The capsule on the left is a link capsule, while the one on the right is a photo capsule. Either capsule looks great on their own (ie not side by side) but they look kind-of cool as is, no? To get gallery effect, choose "thumbnail" in the "Display style" drop-down menu, located in the far left of the photo capsule. Multiple photos can be added to a single photo capsule. You can also add links to the captions of each photo; I didn't in this case to avoid redundant linking.

Click thumbnail to view full-size

ACK. Where am I?

© 2014 Shay Marie


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    • Kitchenapparatus profile image

      Mohiuddin Shawon Mudds 14 months ago from Malaysia

      Thanks for such an informative post for the beginner as hub author. I am thinking of writing my first Hub and this article helped me a lot.

    • MichalWrotter profile image

      Michal 23 months ago from Czech Republic

      Hello, I am new on this site and I would like to thank you for such aducational article. It gives me so many ideas to try to improve my article. Thank you Michal

    • pc-how profile image

      pc-how 23 months ago

      Thank you for taking the time to make this hub. This has some very useful information and if everyone took the time to read this, the quality of HubPages would improve drastically.

    • Hannah David Cini profile image

      Hannah David Cini 2 years ago from Nottingham

      A fantastic and incredibly helpful piece. I wish I had found it earlier because it would have really improved my early hubs. Thanks so much for sharing.

    • kenneth avery profile image

      Kenneth Avery 2 years ago from Hamilton, Alabama

      Fantastic. Very helpful.

      And Merry CHRISTmas to you and yours.

    • peachpurple profile image

      peachy 2 years ago from Home Sweet Home

      wonderful tips, need to learn a lot from you

    • Samprita profile image

      Dr. Samprita Sahu 2 years ago from Indore, India

      Thank you for such an informative hub... I am sure it'll be of great help for new hubbers like me..

    • rajan jolly profile image

      Rajan Singh Jolly 2 years ago from From Mumbai, presently in Jalandhar,INDIA.

      Awesome tips to liven up an article, shay-marie. I use some and will try to use others. Though I did make a table of contents in one hub of mine, the process was very cumbersome. The one by BritFlorida is simpler, I just read her related hub, and I will try it out.

      Thanks for sharing this useful information.

      Bookmarked and shared this hub forward. Pinned and tweeted too.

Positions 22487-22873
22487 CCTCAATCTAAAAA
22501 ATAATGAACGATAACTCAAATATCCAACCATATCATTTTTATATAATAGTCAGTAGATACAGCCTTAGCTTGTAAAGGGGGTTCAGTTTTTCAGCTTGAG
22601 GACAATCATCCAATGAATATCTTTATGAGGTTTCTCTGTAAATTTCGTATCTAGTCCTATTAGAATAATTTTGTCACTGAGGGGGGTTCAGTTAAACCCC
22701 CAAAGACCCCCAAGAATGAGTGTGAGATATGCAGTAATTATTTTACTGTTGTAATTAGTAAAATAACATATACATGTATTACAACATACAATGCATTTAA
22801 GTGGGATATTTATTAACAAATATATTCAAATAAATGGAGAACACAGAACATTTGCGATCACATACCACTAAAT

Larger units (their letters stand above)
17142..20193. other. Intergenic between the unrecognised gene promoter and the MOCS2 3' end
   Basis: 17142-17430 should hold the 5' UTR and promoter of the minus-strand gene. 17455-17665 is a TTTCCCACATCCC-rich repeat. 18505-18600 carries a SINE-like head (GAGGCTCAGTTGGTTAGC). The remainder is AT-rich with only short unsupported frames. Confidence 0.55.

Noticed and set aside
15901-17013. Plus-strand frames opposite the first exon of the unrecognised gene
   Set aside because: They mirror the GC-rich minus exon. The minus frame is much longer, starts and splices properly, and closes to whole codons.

• shay-marie profile image

      Shay Marie 2 years ago from Southern California

      Thank you for pointing this out! The HTML part of the hubtool can be inconsistent with this kind of thing. I'm wondering if it's a bug? I played around with it a little and every time I pasted a link in the HTML section without putting it inside a paragraph, the whole link got stripped. For stand alone links, use the code:

      {p}{a href="URL Here" target="_blank}TEXT Here{/a}{/p}

      replace the { } with proper HTML brackets (they're getting stripped here in the comments).

      If you want the link in the body of an existing paragraph, and the code is not working, add the link the normal way with the workshop, then find it in the html and manually add the target="_blank" - FYI, the interface often tells me it's "cleaning up the code" and nothing appears to be taken out. Let me know if you still can't get it to work!

    • Adventuretravels profile image

      Giovanna Sanguinetti 2 years ago from London UK

      Hi I really hate to bother you with this but I'm struggling with one of the codes you have suggest in your hub. It's the code that makes a link open in a new tab - it just won't work for me. I'm not allowed to show you what my link looks like here - drat!! But I follow your instructions very carefully, and I have a bit of experience with coding so it should work - but it doesn't.

      When I paste the new link in the HTML part of my hub's capsule a box pops up telling me that they have to clean up the code - and then they reverse it to an ordinary link. Agrr! Can you please tell me what I'm doing wrong? This is such a useful article BTW thanks.

    • shay-marie profile image

      Shay Marie 2 years ago from Southern California

      @Johnny Parker - By tracker ID, do you mean the Referral Program or is it something else? I read that referral trackers could only be used off-site, but I might be missing something here.

    • kgracie profile image

      Kieran Gracie 2 years ago from United Kingdom

      Very useful and interesting Hub, shay-marie - voted accordingly. As others have already mentioned I found quite a few hacks that I didn't know about before, even though I have been 'hubbing' for several years! Thank you so much for this.

    • Johnny Parker profile image

      Johnny Parker 2 years ago from Birkenhead, Wirral, North West England

      Very good article - especially the table of contents bit, very handy! I think it's also a good idea to include your tracker id in links, particularly to other Hubbers.

    • grand old lady profile image

      Mona Sabalones Gonzalez 2 years ago from Philippines

      I've been writing for HP for three years and didn't know a lot of the stuff you added here, especially about cropping photos. Gotta experiment more.

    • Sylvia Leong profile image

      Sylvia Leong 2 years ago from North Vancouver (Canada)

      Wow!!! This is great. Thanks!

    • DeborahNeyens profile image

      Deborah Neyens 2 years ago from Iowa

      Very useful tips, even for some of us middle-aged hubbers. :)

    • profile image

      Ibidii 2 years ago

      Wonderful tips!

    • BritFlorida profile image

      Jackie Jackson 2 years ago from Fort Lauderdale

      Fantastic tips. And thanks so much for the link.

    • CassandraCae profile image

      Cassandra Kuthy 2 years ago from Ohio

      Saving this one for later

    • KarenHC profile image

      Karen 2 years ago from U.S.

      This is great info -- as other people have done, I'm bookmarking too, and will start to use more of these "hacks" on my pages :-)